Case Presentation:

Trigeminal Neuralgia & Microvascular Decompression - Case 2

History & Physical

  • 77-year-old right-handed gentleman, who experienced a sharp lancinating pain in the right frontal scalp region approximately four months prior to presentation. This pain would radiate from the right frontal scalp (V1 distribution) to the right brow, as well as the right temporal region. He experienced anywhere from six to seven of these pain episodes a day, each one lasting a couple of seconds. The intensity of the pain at onset was 10/10 on visual analog scale. There were no triggering stimuli that initiated these pain episodes.

  • On examination, the patient had no neurological deficit with the exception of diminished sensitivity to cold, heat, or touch in this region.

  • He was diagnosed with typical trigeminal neuralgia.



Case 2 Image 1

MRI scan of his brain demonstrated a vascular structure impinging and compressing the trigeminal nerve at root entry zone on the right.


Surgical Procedure


  • Having been correctly diagnosed with trigeminal neuralgia, and been refractory to proper medical management, he underwent microvascular decompression of the trigeminal nerve by a right retrosigmoid craniectomy with intraoperative neurophysiological monitoring and stereotactic computer aided navigation.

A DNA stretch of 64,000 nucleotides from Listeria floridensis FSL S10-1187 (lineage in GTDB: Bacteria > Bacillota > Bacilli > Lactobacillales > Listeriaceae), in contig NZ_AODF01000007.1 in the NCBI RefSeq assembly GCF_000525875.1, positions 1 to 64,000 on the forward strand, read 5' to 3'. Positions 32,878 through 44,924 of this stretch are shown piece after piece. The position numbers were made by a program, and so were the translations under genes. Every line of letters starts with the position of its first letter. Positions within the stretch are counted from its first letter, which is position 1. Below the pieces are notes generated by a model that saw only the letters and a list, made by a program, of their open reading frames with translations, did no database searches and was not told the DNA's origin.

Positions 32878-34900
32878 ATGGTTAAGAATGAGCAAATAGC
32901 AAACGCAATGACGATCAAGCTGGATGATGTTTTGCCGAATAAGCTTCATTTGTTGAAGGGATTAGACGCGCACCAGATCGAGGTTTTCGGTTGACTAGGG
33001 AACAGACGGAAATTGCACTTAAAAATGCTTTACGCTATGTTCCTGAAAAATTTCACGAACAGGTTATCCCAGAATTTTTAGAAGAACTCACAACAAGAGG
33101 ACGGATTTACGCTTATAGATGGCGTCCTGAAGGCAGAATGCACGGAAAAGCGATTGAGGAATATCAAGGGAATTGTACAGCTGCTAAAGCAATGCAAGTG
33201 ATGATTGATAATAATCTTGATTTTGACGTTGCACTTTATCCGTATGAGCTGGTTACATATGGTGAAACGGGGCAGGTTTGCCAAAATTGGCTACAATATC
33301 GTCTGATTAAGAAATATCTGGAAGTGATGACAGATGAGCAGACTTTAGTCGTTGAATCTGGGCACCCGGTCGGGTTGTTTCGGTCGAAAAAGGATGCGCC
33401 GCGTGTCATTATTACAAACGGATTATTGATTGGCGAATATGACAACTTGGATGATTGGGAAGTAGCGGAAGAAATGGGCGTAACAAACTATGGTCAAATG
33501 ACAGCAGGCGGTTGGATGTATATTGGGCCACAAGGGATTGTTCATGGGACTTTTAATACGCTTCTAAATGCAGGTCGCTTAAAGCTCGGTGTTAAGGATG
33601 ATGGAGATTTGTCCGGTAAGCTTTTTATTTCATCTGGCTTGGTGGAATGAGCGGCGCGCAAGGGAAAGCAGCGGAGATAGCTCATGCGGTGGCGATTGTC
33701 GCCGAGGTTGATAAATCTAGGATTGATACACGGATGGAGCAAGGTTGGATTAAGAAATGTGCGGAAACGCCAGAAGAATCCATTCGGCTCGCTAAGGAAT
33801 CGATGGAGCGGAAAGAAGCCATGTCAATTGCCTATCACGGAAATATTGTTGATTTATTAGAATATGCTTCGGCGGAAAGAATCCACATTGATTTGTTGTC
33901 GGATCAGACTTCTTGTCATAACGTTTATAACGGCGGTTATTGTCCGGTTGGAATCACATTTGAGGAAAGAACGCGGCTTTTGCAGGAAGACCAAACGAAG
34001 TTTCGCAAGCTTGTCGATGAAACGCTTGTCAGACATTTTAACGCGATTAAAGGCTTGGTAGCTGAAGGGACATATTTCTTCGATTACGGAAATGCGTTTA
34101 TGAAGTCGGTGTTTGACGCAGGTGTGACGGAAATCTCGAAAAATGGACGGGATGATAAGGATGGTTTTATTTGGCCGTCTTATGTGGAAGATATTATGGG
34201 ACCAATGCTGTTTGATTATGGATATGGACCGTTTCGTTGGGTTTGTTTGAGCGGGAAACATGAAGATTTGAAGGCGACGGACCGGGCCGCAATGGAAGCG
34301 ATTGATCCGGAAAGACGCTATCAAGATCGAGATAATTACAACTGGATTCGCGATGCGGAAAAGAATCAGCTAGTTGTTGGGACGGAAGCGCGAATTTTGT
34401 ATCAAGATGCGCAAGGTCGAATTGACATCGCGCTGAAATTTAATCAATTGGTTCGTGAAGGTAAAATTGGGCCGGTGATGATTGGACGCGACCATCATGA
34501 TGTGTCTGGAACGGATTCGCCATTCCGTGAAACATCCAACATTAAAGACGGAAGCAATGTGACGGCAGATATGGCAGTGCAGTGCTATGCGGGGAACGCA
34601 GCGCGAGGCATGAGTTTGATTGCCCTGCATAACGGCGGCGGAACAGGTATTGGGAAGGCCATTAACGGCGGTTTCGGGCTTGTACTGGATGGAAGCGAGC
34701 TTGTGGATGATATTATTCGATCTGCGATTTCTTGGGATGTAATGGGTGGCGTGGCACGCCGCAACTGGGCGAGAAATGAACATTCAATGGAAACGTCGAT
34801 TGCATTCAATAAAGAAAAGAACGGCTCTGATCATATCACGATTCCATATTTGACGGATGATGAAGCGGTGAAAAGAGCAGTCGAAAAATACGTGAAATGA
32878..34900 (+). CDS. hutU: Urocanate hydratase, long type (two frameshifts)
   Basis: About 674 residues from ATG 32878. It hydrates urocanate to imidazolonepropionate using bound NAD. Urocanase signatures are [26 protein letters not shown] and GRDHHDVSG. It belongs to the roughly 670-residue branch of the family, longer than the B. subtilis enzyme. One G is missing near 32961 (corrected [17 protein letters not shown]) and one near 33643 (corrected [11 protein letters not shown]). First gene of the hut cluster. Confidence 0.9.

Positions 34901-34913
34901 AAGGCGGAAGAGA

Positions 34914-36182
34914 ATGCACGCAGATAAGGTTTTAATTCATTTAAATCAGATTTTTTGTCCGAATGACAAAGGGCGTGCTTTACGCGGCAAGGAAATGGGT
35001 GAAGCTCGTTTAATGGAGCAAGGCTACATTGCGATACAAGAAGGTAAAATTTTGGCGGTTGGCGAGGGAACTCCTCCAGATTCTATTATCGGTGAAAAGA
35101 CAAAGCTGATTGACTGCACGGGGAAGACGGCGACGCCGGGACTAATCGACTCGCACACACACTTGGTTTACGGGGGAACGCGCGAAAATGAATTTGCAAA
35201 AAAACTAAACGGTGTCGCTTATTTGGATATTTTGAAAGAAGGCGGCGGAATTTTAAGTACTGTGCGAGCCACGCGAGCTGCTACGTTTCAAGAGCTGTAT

Case 2 Image 2
The planned bony exposure is marked in green (circle), and important vascular and bony landmarks (mastoid tip, transverse and sigmoid sinuses) are also marked.

Case 2 Image 3
Trigeminal nerve (TGN) is distorted and compressed by a pulsating superior cerebellar artery (SCA) and its. Brain stem is also marked (BS).

Case 2 Image 4

Superior cerebellar artery (SCA) has been mobilized from its constrained position at root entry zone of trigeminal nerve (TGN) and maintained separated by a teflon felt (TF) positioned between the two.

Post-op Course


  • Patient did well postoperatively with complete resolution of his facial pain. He was discharged from the hospital and returned to full function.